Editor of Book on Lesbian/Queer Nuns Reflects on Coming Out and Authenticity

Grace Surdovel, IHM

“This is who I am. I’m happy with it,” affirmed Sr. Grace Surdovel of the Sisters, Servants of the Immaculate Heart of Mary, as she reflected on her identity as both a religious sister and a lesbian woman.

Surdovel is the editor of Love Tenderly: Sacred Stories of Lesbian and Queer Religious, an anthology published this year by New Ways Ministry. She is also the author of one of the book’s personal essays, entitled “Authenticity.” In a recent conversation with Global Sisters Report (GSR) Surdovel explained how the theme of her essay arose from embracing the fullness of her identity by coming out to her entire congregation upon release of an earlier GSR interview:

“When the interview with GSR was published, the president of our congregation emailed our communication director and said, “Please put this out to the members.” Well, I had not told the members. I said, “Well, I guess today’s coming-out day.”

“‘So I sent an email, and I came out to the entire congregation and said, “By the way, here’s a book that I wrote, and this interview was about this book. And this is me.” I thought, “I guess here’s authenticity.”‘”

The overwhelmingly positive response Surdovel received from her religious sisters reflects the reactions to the book thus far as well. Its global reach expands across the U.S., as well as to Europe and Africa. Surdovel and the other authors have been invited to speak to students and religious congregations, among others. Their hope to “facilitate conversations that will impact women, religious communities, their families…like the pebble in the pond” has been realized and then some:

“’Well, the audience we were originally writing for was sisters who are very closeted or who are struggling with their own identities and their own orientation or who maybe don’t quite understand sexual orientation. But we’ve heard from college students, priests, teachers, faculty members at colleges, parents of LGBT kids. We also reached a lot of former sisters, which was another group I had not really given a lot of thought to. It is that pebble in the pond I talked about, and all the ripples just keep going.'”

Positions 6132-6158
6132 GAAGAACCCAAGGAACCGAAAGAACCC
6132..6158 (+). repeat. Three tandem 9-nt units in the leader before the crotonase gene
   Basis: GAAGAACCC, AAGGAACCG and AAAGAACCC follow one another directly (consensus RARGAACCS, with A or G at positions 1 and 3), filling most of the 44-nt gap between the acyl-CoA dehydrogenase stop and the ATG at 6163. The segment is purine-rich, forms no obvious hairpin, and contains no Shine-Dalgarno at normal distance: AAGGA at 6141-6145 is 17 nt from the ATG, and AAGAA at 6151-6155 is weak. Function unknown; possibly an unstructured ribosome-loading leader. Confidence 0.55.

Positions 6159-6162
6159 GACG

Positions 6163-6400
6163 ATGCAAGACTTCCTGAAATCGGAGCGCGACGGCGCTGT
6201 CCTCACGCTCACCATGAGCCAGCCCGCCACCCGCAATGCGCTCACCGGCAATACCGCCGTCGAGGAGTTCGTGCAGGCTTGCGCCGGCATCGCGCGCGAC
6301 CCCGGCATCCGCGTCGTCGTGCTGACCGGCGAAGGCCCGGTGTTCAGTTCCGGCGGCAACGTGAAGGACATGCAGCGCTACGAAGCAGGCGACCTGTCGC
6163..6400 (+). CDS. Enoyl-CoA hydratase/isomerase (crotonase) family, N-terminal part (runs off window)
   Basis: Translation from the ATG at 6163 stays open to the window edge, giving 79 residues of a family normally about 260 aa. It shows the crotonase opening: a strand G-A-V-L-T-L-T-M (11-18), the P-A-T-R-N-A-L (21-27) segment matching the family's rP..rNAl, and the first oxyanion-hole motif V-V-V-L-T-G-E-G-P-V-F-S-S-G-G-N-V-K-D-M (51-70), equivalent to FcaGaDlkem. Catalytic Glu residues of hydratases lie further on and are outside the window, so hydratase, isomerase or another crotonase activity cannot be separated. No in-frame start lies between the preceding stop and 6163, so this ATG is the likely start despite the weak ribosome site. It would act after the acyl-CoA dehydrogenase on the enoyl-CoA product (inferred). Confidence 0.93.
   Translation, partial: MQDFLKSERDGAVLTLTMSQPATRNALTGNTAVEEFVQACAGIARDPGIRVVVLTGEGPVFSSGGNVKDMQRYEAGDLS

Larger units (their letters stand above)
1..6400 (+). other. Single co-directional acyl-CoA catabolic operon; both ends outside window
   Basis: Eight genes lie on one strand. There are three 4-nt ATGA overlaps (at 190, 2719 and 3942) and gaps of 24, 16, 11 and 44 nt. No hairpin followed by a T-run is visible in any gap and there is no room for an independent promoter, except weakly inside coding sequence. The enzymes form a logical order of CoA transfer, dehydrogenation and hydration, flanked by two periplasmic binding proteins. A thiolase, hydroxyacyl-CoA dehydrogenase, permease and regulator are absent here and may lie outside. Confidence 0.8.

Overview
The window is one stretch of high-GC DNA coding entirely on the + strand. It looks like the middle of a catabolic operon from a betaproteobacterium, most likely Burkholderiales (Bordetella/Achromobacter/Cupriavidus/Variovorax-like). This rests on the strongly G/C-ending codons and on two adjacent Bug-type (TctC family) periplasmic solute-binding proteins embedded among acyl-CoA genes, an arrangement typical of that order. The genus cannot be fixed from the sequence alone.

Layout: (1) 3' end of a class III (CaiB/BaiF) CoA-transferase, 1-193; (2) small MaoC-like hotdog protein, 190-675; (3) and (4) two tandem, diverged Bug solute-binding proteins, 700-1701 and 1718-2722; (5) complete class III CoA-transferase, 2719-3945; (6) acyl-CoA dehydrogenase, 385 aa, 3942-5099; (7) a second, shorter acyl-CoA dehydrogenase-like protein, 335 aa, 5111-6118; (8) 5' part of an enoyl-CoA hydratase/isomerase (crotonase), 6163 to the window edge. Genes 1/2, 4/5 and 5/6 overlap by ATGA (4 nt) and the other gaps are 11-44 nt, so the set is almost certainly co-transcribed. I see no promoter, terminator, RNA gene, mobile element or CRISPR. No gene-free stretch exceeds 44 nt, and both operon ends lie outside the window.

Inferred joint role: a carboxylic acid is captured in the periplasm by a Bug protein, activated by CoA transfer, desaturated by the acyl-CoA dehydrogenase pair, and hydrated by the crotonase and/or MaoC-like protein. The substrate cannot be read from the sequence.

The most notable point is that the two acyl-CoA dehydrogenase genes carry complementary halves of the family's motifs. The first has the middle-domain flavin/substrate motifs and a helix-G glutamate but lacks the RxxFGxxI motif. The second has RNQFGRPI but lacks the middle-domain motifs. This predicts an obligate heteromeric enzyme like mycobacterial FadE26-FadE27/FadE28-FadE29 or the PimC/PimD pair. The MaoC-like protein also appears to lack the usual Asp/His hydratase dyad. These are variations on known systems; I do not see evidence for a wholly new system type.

Discussing LGBTQ issues with college students is a particular joy for Surdovel, who serves as faculty and the graduate technology coordinator at Wilkes University in Wilkes-Barre, Pennsylvania. Her 2015 doctoral dissertation focused on the experiences of closeted LGBTQ former college students. “What was amazing to me was their experiences weren’t different, especially in terms of coming to accept themselves: the struggles with family, friends, substance abuse, suicide ideation,” she explained. Surdovel continued:

“‘They had three different pathways, but they all ended at the point where they’ve come to accept who they are. One of my questions to them was, “If you could go back, what could your college have done differently?” They all talked about welcoming space and safe space because it didn’t exist when they were there. Or, at least, it didn’t exist for them.”

Creating these welcoming spaces remains a primary concern for Surdovel and the other authors of Love Tenderly who “wanted folks to read the book and to start asking questions and start having conversations and just get rid of this stigma, the shame and all that kind of garbage.”

Working with young people is a continual source of inspiration, she says, naming Amanda Gorman, the Black Lives Matter movement, and the students-turned-gun-violence activists at Marjory Stoneman Douglas High School as examples. On LGBTQ issues as well, Surdovel points out that the youth are leading the way:

“’We writers planted the seed, but it’s those young people who are moving forward. You know, we’re all going to be headstones, and they’re all going to be changing the world.'”

Asked for her advice for those feeling isolated or alone, Surdovel of course recommends the book as a starting point for conversation and opening up taboo subjects. “But I think it’s important for all LGBTQ+ folks particularly those in religious communities, to find your people,” she offers. “Just find your people, keep your supports close and take baby steps, but keep moving.”

For more information on Love Tenderly and how to receive your copy (either in print or in electronic form), click here.

For Bondings 2.0’s full coverage of LGBTQ clergy and religious, including past coverage about lesbian and queer women religious, click here.

Angela Howard McParland, New Ways Ministry, July 31, 2021

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